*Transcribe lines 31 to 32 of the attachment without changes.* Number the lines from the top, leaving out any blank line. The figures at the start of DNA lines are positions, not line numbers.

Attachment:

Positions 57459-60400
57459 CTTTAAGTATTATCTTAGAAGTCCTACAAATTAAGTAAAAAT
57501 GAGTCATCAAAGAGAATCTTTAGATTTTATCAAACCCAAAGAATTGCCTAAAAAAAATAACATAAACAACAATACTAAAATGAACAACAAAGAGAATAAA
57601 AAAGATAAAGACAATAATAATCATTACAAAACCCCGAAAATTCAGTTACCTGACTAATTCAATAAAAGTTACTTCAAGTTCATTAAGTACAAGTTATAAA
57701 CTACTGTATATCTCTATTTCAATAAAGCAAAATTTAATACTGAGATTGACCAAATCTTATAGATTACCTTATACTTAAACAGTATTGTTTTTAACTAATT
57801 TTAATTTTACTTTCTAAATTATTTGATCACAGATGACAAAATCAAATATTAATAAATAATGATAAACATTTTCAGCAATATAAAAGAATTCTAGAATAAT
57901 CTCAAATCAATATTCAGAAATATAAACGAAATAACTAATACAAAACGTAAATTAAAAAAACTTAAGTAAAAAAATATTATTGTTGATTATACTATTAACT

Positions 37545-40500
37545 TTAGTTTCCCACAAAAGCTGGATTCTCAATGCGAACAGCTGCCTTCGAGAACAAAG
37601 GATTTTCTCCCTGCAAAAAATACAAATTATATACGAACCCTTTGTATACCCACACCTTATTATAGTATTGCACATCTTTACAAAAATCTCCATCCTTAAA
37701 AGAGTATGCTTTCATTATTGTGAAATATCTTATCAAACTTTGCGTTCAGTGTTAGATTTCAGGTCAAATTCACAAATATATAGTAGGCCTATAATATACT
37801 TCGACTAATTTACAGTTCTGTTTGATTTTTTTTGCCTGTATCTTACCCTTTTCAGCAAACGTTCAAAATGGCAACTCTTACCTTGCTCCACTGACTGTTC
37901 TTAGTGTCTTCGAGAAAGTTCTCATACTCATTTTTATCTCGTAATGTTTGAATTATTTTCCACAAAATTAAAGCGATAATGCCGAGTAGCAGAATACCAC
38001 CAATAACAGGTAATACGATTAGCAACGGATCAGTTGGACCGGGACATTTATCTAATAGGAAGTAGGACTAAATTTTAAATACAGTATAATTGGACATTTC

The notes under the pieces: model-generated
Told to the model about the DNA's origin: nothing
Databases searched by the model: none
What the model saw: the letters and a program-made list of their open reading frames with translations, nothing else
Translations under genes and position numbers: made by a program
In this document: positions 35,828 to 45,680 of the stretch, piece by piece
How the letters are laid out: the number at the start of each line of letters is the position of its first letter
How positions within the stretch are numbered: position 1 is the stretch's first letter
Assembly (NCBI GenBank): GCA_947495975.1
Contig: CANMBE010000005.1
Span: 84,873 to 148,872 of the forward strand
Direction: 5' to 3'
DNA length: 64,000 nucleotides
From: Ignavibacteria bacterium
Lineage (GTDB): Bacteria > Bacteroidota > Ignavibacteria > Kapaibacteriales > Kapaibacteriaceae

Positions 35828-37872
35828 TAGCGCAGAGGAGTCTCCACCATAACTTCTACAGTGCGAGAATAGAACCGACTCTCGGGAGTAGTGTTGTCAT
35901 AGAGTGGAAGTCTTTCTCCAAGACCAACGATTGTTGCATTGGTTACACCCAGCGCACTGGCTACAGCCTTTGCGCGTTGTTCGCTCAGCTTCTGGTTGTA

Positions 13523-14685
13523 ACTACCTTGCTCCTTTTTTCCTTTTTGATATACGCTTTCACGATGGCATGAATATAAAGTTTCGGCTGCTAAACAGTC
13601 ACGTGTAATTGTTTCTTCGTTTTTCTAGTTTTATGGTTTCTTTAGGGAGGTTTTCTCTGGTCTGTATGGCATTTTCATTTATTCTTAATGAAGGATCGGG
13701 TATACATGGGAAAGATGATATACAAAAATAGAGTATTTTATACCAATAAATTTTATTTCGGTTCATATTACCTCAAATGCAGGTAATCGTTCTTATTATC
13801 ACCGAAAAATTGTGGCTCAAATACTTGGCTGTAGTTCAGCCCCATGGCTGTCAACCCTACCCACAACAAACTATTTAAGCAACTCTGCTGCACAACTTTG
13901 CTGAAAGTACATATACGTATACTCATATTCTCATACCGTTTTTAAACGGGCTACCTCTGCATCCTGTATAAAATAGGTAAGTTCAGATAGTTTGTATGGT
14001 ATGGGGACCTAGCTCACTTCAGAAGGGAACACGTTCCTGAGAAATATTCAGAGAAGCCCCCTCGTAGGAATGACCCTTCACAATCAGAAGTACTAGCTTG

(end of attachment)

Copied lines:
35828 TAGCGCAGAGGAGTCTCCACCATAACTTCTACAGTGCGAGAATAGAACCGACTCTCGGGAGTAGTGTTGTCAT
35901 AGAGTGGAAGTCTTTCTCCAAGACCAACGATTGTTGCATTGGTTACACCCAGCGCACTGGCTACAGCCTTTGCGCGTTGTTCGCTCAGCTTCTGGTTGTA